Former Duke assistants remember North Carolina legend Dean Smith
Twice a season, the day featured a game against North Carolina and Dean Smith. And twice a season, this dictated the gustatory habits of young Duke assistant coaches. Mike Brey was unable to eat much at all in the hours preceding tip-off, wound tight by the highest level of college basketball preparation and anxiety. And if the Blue Devils were to lose, Brey and fellow assistant Tommy Amaker knew what it meant: Order in. They weren’t leaving the building for lunch that week.
But a victory? A triumph over a bitter rival led by a legend?
“We win, we’re going out, baby!” Brey says now. “We’re going to Golden Corral!”
Such was the figure cut by Smith, the man who would retire years later with more wins than anyone else in college basketball history. And such was the pressure his program applied to meet or surpass the standard it set -- especially just down the road in Durham, as a future legend and his staff set about building a powerhouse. It was ferocious competition. Yet there was a paradox in it, too, acknowledged after Smith’s death by three men intensely involved in trying to outdo the North Carolina program over many years.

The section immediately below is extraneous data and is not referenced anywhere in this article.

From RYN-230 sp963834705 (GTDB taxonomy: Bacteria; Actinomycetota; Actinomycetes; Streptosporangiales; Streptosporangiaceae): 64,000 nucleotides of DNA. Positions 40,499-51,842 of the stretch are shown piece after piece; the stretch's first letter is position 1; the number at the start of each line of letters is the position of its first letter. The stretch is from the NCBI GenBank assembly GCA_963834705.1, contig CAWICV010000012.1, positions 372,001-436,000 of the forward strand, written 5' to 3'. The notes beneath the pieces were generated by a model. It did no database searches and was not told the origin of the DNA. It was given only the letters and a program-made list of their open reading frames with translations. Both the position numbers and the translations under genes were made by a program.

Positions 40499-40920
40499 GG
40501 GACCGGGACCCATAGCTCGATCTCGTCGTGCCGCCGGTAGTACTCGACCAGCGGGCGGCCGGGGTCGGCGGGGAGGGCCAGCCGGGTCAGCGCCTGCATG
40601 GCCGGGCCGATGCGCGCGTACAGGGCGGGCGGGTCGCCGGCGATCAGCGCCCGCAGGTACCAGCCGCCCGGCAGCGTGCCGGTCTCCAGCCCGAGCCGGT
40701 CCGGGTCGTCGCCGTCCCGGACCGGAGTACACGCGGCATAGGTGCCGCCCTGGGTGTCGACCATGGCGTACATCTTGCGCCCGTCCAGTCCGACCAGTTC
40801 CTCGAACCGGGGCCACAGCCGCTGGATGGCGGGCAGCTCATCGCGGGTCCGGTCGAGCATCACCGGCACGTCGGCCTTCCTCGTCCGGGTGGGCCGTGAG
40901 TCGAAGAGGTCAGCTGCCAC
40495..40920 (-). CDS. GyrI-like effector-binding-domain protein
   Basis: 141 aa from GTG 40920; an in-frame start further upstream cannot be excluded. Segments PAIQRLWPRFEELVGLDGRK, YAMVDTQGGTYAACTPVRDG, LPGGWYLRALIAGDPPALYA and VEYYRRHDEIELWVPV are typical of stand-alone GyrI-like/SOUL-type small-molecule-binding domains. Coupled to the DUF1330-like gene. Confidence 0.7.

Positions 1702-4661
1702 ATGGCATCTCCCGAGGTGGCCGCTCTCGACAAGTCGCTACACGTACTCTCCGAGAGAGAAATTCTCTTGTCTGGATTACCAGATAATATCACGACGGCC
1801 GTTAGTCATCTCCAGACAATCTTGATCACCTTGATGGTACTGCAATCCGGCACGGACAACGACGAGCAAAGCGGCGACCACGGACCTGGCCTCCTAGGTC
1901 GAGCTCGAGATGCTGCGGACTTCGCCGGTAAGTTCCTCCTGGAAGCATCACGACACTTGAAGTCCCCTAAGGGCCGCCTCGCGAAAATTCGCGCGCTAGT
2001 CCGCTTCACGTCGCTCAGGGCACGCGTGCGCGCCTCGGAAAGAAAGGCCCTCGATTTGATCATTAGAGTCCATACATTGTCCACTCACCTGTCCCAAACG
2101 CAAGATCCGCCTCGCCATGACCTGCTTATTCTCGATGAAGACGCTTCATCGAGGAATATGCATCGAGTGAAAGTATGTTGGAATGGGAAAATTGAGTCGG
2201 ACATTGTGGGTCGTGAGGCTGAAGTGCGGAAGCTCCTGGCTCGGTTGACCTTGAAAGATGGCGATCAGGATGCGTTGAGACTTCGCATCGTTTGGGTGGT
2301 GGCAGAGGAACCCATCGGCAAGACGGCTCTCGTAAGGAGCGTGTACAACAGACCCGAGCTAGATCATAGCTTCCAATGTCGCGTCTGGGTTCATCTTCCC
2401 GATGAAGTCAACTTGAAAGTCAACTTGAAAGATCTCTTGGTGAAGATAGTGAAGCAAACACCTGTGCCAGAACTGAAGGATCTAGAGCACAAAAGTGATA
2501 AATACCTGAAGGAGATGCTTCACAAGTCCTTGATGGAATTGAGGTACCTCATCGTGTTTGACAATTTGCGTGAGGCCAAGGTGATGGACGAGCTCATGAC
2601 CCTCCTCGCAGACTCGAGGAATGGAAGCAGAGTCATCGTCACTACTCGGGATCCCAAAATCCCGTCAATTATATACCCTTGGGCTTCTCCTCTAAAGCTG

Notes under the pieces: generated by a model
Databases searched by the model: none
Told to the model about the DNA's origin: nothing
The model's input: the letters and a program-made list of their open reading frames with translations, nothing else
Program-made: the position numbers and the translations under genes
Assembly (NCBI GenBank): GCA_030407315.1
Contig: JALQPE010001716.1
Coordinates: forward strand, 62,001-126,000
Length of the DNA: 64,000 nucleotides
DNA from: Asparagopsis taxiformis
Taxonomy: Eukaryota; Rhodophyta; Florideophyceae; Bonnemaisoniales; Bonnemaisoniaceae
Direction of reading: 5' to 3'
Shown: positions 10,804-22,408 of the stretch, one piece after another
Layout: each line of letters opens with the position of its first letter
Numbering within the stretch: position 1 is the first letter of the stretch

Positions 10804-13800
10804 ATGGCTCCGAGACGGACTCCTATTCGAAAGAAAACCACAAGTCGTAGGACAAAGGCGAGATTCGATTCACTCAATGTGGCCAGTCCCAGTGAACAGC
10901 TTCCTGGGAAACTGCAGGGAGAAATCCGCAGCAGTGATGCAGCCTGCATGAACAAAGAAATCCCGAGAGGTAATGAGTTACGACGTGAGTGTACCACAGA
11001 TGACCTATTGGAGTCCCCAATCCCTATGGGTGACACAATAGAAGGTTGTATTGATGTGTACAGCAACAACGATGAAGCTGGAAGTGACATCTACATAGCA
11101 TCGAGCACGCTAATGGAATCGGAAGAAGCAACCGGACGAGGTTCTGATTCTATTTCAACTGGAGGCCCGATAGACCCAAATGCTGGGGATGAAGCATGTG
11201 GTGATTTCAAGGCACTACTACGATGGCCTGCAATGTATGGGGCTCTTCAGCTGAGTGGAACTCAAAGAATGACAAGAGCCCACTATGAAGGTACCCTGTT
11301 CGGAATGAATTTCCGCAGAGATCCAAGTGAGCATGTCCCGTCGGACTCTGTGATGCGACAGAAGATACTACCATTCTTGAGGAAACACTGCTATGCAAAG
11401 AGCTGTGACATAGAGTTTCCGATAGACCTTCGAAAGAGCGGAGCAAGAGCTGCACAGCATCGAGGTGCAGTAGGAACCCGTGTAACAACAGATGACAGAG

For Brey as a coach, and for Steve Wojciechowski and Chris Collins primarily as players, the mission at Duke essentially was to take down Dean Smith. And somehow Smith nevertheless helped build them up, in ways big and small. “More than anything, I loved the demeanor with which carried himself, the respect he had for the game, the way he cared about the game,” Collins says. “As much as he wanted to win, everything he talked about, he was always trying to make the game better.”